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Grandma’s Recipe – Strategising in 2022 (Part 1)

It is safe to say that the COVID-19 period was and still is a very intense time for business strategy professionals. More knowledge than ever was needed to ensure that a company could at least get through 2020 and 2021 with a reasonable performance. It is no coincidence that companies have turned more than ever to their internal strategists, but mostly to external experts, to develop a new business direction. Many are asking what is needed to build a strategy now, in 2022, that will not only provide a way out, but also a potentially more productive future for a company. Is it a time for calm, a time to seek security? Or is now the time to take risks, perhaps more than ever? What really makes a good business strategist? The answers to these questions are today a “hot topic” in every business segment worldwide!

What’s past is past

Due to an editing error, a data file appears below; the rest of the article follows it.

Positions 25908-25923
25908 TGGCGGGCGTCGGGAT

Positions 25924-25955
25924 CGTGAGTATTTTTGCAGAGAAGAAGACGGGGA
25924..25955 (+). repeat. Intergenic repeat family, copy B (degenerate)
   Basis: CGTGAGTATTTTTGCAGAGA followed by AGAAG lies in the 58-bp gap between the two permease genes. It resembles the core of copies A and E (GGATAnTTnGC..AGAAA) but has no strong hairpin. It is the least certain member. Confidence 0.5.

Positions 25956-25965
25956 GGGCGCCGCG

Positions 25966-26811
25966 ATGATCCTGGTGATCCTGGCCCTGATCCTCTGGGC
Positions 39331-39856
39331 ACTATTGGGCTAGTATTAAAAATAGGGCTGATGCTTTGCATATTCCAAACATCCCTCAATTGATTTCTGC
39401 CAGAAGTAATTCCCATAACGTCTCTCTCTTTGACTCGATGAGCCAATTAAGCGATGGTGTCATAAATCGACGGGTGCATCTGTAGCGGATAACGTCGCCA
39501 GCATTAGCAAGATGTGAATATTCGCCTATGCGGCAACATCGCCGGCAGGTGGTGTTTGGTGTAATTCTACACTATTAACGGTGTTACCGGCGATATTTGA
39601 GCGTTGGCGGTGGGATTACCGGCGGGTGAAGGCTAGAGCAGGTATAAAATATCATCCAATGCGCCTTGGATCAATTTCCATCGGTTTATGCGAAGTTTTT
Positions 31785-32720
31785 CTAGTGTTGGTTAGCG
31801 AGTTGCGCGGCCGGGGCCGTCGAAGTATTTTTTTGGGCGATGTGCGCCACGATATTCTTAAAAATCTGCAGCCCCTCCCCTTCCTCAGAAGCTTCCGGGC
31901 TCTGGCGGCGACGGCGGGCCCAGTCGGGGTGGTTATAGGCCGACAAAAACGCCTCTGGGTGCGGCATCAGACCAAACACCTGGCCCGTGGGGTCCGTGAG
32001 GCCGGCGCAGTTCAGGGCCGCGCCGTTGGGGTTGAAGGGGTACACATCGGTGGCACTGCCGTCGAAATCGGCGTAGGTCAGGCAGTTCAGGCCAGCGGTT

This is perhaps the most important principle that needs to be established if we are to put in place a workable and effective strategy for the years ahead. Although even in strategy education, it is often recommended to young consultants and mentor planters that there is a lot to be learned from the past, and this is generally true. But it is now an era that is very difficult to find anything like it in a strategic approach. The great thing about really good strategists is that in a situation that seems brand new, in a situation where traditional knowledge is running out, they can always find a ‘strategic recipe’ from the past that can be refined, adapted, tailored and applied to the circumstances in order to succeed in the end. In most cases, these solutions seem genuinely new, sometimes ground-breaking, and it is only up to the strategist’s level of sincerity whether he or she keeps the partner, the business decision-maker who commissioned the strategy, in this belief, or reveals his or her cards. This is why the BIG 4 firms have cornered this market for so long. If you wanted a complex business strategy, you had to go to them, because they had an international network and could easily provide recipes. It is another matter that it was up to the consultants to adapt the recipe to the specific circumstances, so there were regions where a serious international consultancy had an incredibly good image, while in others local businesspeople found it a huge disappointment to work together. The solutions became flatter and more generic, while the pricing remained extremely high. As a result, the level of frustration has also increased to a serious level. But this process was already in place before the pandemic, and the virus crisis has only helped to clarify the picture. However, an increasing number of small, boutique consultancies, initially operating locally, have been able to grow, particularly in the field of strategic consultancy. Of course, these smaller firms are also staffed by competent experts with a very strong professional background, who have seen the weaknesses of the large multi-system, but have been able to retain the advantages of the international network. Whichever direction a company chose, it was sure to have access to recipes that worked in strategic areas. The question was how much effort the consultant would put into translating this into practice, and whether he could do it at all at local level. But that time has passed. At least when it comes to finding effective solutions to current strategic challenges. With very special exceptions, no one has the experience, no one can offer a proven solution that pre-dates the virus crisis, is properly documented and can actually be applied to the strategic problems caused by COVID-19.